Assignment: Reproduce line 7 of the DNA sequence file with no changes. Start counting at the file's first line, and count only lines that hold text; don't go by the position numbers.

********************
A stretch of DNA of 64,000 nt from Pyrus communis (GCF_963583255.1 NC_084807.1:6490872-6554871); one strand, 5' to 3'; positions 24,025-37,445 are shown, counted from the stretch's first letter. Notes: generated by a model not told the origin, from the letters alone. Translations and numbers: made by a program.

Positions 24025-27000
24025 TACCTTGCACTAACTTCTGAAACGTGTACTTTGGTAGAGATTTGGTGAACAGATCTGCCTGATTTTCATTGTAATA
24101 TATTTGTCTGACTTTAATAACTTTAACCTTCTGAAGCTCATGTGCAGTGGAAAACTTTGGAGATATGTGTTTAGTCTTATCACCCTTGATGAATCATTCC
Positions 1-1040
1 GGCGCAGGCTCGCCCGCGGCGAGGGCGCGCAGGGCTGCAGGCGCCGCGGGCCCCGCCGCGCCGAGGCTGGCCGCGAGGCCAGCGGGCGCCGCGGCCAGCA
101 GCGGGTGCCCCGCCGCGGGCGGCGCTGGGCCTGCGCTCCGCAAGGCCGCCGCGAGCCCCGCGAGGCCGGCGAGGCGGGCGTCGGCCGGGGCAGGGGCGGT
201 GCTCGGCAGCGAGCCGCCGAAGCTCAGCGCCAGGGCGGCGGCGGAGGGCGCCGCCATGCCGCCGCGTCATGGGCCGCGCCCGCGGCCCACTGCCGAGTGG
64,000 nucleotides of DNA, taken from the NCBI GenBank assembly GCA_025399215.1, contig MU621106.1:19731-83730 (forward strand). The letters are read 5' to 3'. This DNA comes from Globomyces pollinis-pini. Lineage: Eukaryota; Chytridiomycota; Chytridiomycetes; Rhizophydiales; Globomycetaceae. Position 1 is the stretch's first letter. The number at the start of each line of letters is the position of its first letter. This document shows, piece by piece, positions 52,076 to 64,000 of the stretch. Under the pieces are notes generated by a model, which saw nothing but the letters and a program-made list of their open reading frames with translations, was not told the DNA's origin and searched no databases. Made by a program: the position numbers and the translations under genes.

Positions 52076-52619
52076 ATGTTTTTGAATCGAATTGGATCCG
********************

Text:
101 GCGGGTGCCCCGCCGCGGGCGGCGCTGGGCCTGCGCTCCGCAAGGCCGCCGCGAGCCCCGCGAGGCCGGCGAGGCGGGCGTCGGCCGGGGCAGGGGCGGT